A comprehensive analysis of the woolly mammoth genome revealed the genetic underpinnings of how the Ice Age giants survived the extreme cold temperatures during their times. Researchers also unveiled that they would be soon able to resurrect the long-extinct animals, but some of them question the usefulness of the project.
The genetic study showed that woolly mammoths had a cohort of adaptations to help them survive the extreme cold of the last Ice Age including a unique way of metabolizing insulin and building up body fat, a reduced size in ears to prevent unnecessary heat loss, and lower sensitivity to frigid temperatures.
The beasts went extinct about 10,000 years ago after the Ice Age glaciers melted. Some isolated specimens managed to survive about 6,000 more years on Siberia’s Wrangel Island. Both mammoths whose genome was analyzed were also found in Siberia. One of them died 60,000 years ago, while the other died 20,000 years ago, scientists claim.
The latest study may soon allow researchers to bring back to life the furry animals, the research team suggests. Although it may sound like a B-movie script, scientists claim that they have the necessary technology. And they even explained how they were planning to do it.
According to the team, mammoth genes would be glued to a living Asian or African elephant’s genetic material. As a result, a hybrid should be born. Nevertheless, chances of survival are still slim as out modern-day climate is no longer the climate these creatures were accustomed with. Yet, the research team hopes that the modified species would be able to survive in colder climates in locations that would shield them from possible conflicts with humans.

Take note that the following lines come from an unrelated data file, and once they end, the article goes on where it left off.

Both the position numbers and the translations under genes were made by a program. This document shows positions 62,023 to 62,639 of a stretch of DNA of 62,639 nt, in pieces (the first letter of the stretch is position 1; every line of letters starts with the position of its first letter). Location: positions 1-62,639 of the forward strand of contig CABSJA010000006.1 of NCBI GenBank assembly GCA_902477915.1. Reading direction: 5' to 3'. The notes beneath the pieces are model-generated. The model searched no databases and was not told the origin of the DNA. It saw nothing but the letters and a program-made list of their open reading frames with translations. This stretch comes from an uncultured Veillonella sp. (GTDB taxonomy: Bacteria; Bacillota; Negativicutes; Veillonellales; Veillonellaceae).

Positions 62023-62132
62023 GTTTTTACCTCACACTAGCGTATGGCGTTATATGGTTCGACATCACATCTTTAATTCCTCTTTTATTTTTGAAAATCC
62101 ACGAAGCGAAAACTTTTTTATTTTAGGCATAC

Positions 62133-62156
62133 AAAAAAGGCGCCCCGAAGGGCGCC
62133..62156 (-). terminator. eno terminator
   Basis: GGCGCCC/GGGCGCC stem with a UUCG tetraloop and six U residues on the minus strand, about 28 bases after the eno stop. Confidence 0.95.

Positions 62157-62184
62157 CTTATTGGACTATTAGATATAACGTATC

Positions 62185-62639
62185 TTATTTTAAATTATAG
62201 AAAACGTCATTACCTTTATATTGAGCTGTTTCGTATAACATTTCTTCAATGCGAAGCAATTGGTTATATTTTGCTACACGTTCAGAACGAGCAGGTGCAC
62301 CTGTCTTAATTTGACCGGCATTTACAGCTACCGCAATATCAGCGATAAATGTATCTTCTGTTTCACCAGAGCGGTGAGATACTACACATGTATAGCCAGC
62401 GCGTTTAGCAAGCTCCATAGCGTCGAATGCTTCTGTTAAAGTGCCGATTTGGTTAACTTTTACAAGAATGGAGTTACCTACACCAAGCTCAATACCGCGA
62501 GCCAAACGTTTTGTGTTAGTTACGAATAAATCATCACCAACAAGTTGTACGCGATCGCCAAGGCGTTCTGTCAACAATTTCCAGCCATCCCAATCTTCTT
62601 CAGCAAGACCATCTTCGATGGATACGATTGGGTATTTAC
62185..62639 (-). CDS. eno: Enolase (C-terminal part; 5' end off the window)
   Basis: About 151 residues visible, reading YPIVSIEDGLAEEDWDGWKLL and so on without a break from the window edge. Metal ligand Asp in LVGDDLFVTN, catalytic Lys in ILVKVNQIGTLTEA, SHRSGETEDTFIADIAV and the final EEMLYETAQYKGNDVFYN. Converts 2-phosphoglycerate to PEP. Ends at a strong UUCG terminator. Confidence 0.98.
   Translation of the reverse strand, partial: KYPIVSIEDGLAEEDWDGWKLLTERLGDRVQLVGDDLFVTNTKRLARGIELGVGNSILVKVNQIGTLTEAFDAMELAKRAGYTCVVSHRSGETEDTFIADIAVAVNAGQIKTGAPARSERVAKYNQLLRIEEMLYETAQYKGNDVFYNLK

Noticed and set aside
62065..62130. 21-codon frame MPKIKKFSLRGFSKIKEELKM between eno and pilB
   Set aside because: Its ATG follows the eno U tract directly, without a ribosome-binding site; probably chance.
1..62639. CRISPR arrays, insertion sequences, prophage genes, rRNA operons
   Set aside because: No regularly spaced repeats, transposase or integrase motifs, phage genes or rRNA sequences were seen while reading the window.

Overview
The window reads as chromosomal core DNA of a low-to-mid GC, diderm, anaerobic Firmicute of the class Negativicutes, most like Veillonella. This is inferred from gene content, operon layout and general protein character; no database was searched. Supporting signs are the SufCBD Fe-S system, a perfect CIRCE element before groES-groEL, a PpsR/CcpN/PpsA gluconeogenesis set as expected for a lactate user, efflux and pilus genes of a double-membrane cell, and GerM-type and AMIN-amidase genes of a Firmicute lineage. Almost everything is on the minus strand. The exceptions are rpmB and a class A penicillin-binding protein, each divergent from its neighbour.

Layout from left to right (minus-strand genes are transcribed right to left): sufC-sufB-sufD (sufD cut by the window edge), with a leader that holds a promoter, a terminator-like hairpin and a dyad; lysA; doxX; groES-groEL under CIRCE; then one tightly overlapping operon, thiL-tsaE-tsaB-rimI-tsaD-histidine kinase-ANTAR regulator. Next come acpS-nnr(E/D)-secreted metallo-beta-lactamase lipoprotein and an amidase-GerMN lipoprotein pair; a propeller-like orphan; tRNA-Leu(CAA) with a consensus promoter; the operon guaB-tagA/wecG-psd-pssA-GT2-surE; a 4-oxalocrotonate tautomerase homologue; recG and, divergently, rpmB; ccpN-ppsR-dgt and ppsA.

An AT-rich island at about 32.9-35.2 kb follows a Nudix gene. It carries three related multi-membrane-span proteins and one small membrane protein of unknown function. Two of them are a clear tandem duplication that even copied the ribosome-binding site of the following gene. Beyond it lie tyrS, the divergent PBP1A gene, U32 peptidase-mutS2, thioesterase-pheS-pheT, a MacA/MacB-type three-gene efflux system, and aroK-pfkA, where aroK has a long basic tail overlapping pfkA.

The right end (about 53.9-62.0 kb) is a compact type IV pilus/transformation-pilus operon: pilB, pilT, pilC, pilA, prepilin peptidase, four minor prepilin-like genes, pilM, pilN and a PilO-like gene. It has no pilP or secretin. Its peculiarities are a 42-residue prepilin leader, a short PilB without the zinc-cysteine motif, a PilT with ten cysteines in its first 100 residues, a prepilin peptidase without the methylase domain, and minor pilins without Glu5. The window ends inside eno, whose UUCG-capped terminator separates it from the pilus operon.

The hybrids will share common traits with their woolly-haired ancestors, Vincent Lynch of the University of Chicago explained.
“It won’t be that long till we’re technically able to do it, but whether we should is a different question. I don’t think we should”
noted Dr. Lynch during a recent interview.
Because the Ice Age beasts are closely related to the modern-day Asian elephants, the cloning process should be possible in technological terms. But there were significant differences between the two species. Mammoths, for instance, stored fat in a different way. They needed fat as an insulator to survive the extreme temperatures in the Arctic tundra, which could slip to minus 58 degrees F or minus 50 degrees C on a daily basis.
Additionally, the two species detect temperatures in an entirely different way. In mammoths, the cold sensing receptors are turned down which makes them less likely to be affected by extreme cold.
A paper on the mammoth’s genetic adaptations to cold temperatures was published Thursday in the journal Cell Reports.
Image Source: History